Sukhothai was the capital of the original Kingdom of Siam. It was about 750 years ago when Siam embarked Thailand’s Golden Age as Theravada Buddhism reached the land. The kingdom withstood only for a few centuries before it was defeated by the Kingdom of Ayutthaya and claimed by the jungle.

Nowadays, the attractions come from Sukhothai Historical Park, Wat Mahathat—Sukhothai’s largest surviving temple, and the temple of Wat Sra Si which is dwelled by monks to this day. Outside the walled city, there are also Kamphaeng Phet—a former military outpost and Si Satchanalai—the centre of the ancient kingdom’s ceramics manufacturing.

5. Pyu Ancient Cities, Myanmar

Pyu Ancient Cities

Back in 1996, Myanmar enrolled eight sites for the inscription of UNESCO which then struck out for about two decades. Pros and cons haunted the reputation of these places. Nowadays, the different societal condition has changed the face of Myanmar. UNESCO is working on preserving historical sites in the country.

The cities of Ancient Pyu are among the first parts of Myanmar that achieved World Heritage title. Halin, Beikthano, and Sri Ksetra are three walled cities as the holdover of Pyu Ancient Kingdom that triumphed for over a thousand years between 200 BC and 900 AD. Tracing back to 2 BC, Pyu Ancient Kingdom entwined a relation with (Hindi) which later embarked the spread of Buddhism in the region. The ruins of the ancient cities provide the earliest surviving artefacts of Buddhism in Southeast Asia. Thus, the religious landmark is continuously visited by Buddhist pilgrims.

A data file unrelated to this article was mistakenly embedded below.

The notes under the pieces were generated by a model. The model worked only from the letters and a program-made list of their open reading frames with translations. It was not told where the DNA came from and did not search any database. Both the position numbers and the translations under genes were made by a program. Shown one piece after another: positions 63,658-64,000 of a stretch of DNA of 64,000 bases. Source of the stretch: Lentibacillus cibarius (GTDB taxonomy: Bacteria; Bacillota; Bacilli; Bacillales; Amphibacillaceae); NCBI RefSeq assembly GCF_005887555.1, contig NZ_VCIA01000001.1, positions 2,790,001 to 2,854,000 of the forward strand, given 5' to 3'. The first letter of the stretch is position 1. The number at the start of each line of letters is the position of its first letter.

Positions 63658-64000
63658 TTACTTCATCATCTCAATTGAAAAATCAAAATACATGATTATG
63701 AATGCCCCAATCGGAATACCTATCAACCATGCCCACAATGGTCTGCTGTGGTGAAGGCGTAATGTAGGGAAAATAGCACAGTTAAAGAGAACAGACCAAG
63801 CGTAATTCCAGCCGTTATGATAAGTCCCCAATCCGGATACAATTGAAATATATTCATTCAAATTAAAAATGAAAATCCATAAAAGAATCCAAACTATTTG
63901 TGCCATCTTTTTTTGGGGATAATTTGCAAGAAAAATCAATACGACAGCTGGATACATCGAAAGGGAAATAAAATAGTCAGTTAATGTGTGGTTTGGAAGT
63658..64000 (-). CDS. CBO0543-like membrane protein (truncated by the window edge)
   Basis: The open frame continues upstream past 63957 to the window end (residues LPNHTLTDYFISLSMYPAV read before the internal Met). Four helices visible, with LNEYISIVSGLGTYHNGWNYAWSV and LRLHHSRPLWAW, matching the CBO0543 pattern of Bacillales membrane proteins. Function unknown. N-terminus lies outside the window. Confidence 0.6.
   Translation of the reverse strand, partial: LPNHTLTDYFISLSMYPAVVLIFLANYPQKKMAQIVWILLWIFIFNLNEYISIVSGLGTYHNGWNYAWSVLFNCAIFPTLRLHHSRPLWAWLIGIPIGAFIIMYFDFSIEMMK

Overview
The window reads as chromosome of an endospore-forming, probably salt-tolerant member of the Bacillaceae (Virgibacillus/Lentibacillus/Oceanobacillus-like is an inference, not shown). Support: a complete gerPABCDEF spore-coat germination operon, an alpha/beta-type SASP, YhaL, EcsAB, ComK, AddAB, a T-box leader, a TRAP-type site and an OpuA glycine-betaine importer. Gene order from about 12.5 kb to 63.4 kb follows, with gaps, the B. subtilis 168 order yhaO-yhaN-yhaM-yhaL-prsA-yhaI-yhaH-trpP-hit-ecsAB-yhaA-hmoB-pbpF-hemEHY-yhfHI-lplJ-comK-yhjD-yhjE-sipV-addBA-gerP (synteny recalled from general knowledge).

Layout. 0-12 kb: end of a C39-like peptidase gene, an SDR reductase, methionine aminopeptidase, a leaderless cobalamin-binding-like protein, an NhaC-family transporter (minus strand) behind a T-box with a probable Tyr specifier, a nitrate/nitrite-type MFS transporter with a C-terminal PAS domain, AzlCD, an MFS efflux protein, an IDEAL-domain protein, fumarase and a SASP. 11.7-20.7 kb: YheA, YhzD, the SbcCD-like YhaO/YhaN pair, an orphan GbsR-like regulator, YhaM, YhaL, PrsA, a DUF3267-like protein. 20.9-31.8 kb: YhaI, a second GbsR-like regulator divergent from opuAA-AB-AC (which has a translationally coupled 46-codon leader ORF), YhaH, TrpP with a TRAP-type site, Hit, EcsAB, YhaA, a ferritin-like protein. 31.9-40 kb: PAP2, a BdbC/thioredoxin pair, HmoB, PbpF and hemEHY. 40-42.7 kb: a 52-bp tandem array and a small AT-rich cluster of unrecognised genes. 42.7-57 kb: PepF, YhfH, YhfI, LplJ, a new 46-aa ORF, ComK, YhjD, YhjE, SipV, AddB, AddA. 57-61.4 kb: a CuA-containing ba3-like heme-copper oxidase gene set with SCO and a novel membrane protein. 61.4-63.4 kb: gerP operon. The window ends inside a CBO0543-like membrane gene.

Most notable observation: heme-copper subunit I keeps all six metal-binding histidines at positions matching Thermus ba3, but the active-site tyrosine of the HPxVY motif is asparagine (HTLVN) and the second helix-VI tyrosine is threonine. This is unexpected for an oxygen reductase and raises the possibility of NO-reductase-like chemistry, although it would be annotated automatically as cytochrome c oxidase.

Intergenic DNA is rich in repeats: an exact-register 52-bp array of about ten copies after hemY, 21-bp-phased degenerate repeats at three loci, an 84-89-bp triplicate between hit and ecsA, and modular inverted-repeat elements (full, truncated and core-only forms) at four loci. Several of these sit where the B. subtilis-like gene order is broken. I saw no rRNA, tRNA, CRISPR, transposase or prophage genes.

6. Temple of Preah Vihear, Cambodia

Temple of Preah Vihear

Temple of Preah Vihear is an ancient temple located on a cliff-edge high up in the Dangrek Mountains. It was established around the 11th century to praise Shiva. It was built to mark the victory of Khmer over the invasion of Chams. From the beginning, the temple has conflict in its bone. It becomes the centre of a fierce land row between Cambodia and Thailand erupted conflict in 2008 when UNESCO declared it as a World Heritage site. The tension was getting high around 2011 that the locals spatter gunfire. The tension has died down that UK’s Foreign Office lifted its travel ban on 2018.

7. Komodo National Park, Indonesia

Varanus komodoensis

Who doesn’t know about Komodo dragon? The world’s largest living lizard with its low haunches, scaly skins, and venomous saliva is fierce enough to scare us. Komodo dragon is a creature whose reputation has reached everyone’s ears in the world. Of all places in the whole world, the creature only inhabits Indonesia, precisely five islands in Nusa Tenggara Archipelago in which two of them—Komodo Island and Rinca Island—are listed as UNESCO’s World Heritage.

The main attraction of Komodo National Park is (of course) Komodo spread across the whole island. Starting from Komodo Island’s port, Long Liah to Poreng Valley, the visitors may spot komodo here and there along the five and a half kilometre hike trek. Besides, the National Park provides choice to stay overnight spending time to take a hike up to Mount Ara with cockatoos and megapodes strutting along the way.